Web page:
If you are forced to use SVN, you can still use Git. Git is a great SVN client. When your SVN repository has multiple branches and you must work on them, Git can also handle this.
First you must define a new SVN remote in your Git repository. When you look into the file
.git/config, you will find the following:
[svn-remote "svn"] url = svn+ssh://my-svn-repo fetch = :refs/remotes/git-svn
This is the definition of the default SVN remote created by
git svn clone svn+ssh://my-svn-repo. You can simply add the following bellow this default remote.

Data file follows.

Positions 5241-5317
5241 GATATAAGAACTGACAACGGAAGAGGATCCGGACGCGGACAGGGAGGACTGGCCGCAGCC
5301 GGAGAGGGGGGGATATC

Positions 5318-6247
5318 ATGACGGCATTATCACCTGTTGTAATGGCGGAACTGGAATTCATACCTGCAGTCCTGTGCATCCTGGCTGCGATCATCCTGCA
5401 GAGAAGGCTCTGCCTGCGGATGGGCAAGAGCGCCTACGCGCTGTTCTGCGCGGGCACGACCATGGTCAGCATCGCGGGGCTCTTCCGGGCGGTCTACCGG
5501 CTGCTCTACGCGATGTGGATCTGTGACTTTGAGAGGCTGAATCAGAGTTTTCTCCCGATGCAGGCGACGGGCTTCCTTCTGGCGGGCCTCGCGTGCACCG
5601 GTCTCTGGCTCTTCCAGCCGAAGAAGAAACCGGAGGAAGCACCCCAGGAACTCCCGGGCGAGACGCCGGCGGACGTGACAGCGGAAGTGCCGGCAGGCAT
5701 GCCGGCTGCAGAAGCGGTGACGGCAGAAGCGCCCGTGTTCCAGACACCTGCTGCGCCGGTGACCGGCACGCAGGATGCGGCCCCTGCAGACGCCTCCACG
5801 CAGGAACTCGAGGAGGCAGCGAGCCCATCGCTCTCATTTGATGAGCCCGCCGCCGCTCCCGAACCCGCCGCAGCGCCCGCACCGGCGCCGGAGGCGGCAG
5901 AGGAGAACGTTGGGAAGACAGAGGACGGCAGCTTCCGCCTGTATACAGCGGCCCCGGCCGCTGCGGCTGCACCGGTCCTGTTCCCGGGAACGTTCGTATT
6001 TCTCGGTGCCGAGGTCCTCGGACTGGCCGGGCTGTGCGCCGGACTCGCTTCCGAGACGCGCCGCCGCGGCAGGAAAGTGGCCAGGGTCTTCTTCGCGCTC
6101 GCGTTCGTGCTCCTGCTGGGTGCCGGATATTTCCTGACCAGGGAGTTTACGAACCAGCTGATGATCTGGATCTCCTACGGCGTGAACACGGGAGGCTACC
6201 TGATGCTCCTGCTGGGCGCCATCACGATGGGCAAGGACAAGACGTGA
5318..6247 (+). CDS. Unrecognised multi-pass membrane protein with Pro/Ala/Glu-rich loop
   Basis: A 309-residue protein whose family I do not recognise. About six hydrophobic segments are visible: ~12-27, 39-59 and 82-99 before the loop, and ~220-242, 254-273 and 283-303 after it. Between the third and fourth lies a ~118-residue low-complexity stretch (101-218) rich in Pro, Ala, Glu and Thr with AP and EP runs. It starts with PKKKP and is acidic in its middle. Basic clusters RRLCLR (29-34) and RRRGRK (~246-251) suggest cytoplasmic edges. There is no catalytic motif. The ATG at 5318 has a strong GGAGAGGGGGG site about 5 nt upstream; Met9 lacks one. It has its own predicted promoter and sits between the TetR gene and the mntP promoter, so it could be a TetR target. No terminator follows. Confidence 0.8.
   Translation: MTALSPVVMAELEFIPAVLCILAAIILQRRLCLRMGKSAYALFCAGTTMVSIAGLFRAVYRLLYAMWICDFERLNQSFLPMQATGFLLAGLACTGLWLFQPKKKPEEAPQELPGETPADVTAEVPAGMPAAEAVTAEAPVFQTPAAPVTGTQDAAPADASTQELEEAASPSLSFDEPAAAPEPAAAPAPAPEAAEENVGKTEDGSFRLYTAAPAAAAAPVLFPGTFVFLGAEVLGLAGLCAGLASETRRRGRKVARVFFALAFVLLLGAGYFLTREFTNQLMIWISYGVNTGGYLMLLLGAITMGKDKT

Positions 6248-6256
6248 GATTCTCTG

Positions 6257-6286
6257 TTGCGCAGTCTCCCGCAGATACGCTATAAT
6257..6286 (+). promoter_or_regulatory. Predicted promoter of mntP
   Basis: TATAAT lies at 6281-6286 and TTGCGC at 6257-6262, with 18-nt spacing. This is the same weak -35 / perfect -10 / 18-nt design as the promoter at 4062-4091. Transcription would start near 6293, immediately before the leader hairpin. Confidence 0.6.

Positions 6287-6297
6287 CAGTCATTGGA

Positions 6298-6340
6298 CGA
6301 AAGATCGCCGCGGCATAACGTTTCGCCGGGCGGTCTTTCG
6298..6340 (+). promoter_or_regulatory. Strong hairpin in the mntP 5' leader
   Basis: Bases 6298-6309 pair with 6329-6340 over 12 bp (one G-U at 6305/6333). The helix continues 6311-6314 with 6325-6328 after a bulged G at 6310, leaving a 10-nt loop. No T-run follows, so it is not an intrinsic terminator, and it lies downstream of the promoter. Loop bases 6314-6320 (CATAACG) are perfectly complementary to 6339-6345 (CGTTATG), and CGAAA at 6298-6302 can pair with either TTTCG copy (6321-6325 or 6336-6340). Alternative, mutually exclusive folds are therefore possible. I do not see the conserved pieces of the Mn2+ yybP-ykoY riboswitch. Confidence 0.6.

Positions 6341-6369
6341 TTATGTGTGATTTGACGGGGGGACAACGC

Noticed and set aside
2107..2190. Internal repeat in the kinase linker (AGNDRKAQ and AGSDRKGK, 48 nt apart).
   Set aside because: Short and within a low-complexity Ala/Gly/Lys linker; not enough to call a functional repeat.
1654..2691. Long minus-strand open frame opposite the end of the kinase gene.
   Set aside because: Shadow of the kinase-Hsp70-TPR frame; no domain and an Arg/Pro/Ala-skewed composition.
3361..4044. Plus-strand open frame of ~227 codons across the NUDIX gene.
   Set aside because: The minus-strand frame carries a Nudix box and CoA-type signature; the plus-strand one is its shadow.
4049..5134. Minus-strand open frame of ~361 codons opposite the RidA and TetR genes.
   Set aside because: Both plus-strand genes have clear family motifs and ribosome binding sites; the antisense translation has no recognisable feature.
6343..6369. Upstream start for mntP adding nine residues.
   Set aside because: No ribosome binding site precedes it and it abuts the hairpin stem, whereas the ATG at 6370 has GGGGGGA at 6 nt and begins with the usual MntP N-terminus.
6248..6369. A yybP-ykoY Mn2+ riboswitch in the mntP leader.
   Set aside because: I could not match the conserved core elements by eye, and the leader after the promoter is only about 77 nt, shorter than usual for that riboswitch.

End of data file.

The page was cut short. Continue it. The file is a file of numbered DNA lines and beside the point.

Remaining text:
[svn-remote "svn-second-branch"] url = svn+ssh://my-second-svn-branch fetch = :refs/remotes/git-svn-second-branch
This adds a new SVN remote named
svn-second-branch once you have fetched it with
git svn fetch svn-second-branch, it will be available in Git with the name
If you want to check it out, run
git checkout git-svn-second-branch -b my-local-branch.